Author Blurb Nancy Folbre, author of The Invisible Heart Economics and Family Values
Mother's Day meets Gross Domestic Product . . . This book offers a lively and compelling account of the ways maternal altruism subsidizes our entire economy but imposes high costs on mothers themselves. Ann Crittenden deftly combines facts, figures, interviews, and personal stories to document the unfair -- and inefficient -- distribution of the costs of rearing children. She has written a great and important book.

Author Blurb Arlie Hochschild, author of The Time Bind When Work Becomes Home and Home Becomes Work
How do we bring children up without putting women down? In this important, well-written book, Ann Crittenden offers serious answers to this preeminent feminist -- and human -- question. A must read.

Publishers Weekly

This thoroughly documented and incisive book is must reading for women contemplating parenthood or divorce, and could prove an organizing tool for women's organizations.

Library Journal

A wonderful resource for students of economics, women's studies, politics, and for parents-to-be, this book should be a wake-up call to America.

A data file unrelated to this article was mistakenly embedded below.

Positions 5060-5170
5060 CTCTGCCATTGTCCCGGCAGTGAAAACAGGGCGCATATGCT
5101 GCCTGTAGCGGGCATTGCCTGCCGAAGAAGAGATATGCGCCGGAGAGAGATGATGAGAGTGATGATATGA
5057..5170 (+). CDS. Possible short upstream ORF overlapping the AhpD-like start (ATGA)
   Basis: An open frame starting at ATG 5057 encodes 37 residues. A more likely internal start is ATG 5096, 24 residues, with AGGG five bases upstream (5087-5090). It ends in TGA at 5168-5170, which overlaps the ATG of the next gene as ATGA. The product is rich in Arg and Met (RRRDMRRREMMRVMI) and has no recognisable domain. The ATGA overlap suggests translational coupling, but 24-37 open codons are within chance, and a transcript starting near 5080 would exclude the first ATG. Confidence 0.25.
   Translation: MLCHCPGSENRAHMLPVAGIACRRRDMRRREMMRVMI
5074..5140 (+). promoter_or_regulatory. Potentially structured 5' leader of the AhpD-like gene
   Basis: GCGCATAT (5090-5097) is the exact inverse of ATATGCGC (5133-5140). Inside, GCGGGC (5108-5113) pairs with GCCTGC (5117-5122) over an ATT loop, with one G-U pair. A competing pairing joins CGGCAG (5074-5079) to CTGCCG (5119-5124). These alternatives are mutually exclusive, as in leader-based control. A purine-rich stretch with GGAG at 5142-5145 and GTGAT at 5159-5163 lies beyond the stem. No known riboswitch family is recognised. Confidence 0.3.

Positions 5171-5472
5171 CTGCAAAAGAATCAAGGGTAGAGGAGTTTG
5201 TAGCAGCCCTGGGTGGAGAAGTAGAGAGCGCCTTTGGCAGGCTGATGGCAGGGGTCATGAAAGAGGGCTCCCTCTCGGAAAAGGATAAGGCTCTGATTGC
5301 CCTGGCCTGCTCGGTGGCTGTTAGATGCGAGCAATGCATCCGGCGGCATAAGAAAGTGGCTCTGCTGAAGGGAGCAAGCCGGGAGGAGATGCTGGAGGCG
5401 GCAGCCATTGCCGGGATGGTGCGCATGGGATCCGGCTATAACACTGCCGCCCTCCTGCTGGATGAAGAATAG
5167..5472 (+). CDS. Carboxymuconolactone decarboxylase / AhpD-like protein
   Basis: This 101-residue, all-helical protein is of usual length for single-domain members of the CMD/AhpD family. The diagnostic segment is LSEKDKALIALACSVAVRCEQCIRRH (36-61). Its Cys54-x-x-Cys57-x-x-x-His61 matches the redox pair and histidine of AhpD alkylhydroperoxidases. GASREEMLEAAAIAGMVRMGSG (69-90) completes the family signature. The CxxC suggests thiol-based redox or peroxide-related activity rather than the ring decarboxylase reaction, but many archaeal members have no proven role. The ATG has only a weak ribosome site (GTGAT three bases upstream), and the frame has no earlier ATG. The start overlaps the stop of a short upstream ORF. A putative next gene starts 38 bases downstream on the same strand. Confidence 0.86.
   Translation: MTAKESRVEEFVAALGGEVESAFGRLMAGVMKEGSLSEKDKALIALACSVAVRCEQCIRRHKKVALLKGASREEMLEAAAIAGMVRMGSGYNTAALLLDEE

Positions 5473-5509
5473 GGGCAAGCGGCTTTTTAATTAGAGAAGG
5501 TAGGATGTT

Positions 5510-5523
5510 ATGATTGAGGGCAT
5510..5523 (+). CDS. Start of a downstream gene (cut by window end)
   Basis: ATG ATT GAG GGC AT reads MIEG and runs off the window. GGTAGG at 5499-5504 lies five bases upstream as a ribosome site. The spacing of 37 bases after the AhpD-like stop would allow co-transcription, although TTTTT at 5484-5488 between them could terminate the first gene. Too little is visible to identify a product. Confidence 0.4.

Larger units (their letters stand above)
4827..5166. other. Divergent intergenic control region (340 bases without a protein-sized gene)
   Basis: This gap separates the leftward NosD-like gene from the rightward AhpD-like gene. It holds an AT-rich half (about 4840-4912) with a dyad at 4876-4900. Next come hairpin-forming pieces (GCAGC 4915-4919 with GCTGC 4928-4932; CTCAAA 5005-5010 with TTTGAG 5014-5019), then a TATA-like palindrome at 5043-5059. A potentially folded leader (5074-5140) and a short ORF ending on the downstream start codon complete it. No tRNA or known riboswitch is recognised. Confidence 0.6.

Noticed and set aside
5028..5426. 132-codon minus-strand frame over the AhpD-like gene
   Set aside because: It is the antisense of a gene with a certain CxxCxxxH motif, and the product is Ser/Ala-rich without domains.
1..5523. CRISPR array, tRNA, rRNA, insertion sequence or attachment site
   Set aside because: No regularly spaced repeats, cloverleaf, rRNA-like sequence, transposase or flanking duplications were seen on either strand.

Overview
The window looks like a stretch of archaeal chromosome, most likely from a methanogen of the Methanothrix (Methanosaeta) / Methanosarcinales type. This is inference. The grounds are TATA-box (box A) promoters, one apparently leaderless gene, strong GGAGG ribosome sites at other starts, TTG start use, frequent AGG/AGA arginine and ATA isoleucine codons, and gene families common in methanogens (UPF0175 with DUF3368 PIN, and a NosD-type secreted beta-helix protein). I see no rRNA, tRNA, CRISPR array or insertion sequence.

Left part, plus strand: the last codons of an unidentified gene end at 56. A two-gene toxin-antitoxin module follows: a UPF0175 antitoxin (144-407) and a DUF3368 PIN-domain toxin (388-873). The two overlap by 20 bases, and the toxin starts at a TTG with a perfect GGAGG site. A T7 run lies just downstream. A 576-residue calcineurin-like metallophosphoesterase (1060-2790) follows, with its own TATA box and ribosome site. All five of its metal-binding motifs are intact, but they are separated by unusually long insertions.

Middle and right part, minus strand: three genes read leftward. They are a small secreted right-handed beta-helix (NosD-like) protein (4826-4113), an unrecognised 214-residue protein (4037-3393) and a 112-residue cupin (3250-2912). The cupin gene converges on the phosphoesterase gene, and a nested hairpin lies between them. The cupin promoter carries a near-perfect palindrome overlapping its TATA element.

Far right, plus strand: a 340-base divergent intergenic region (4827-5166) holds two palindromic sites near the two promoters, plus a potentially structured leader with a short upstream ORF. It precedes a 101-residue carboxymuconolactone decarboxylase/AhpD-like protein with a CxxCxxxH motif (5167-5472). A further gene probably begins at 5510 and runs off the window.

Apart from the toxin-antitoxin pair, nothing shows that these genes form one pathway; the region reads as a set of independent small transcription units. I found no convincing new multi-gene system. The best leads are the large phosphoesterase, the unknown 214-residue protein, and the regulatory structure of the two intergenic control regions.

New York Times Book Review

Written with a fine passion and at times a biting wit, it challenges the received ideas of economists, feminists and conservatives alike . . . As informative and engaging in its details as it is compelling in its overall argument.

Reader Reviews
Tanzeel

Her simple but poignant writing drives home the fact that MOTHERS have yet to achieve a lot of things, too many!

A great recommendation for MEN worldwide, as a male college student this book was really an eye opener for me and made me realize mothers...   Read More

Erin

A spectacular account of the real experiences of many mothers. As a student of sociology, I have read countless manuscripts and novels, but none has been so fulfilling a read as Ann Crittenden's The Price of Motherhood. A fulfilling read - well ...   Read More

Dana

An excellent book. Crittenden outlines the problems as she understands them clearly and convincingly and then offers viable solutions. This is an important book for employers, policy-makers, parents, and those considering parenting to read. It ...   Read More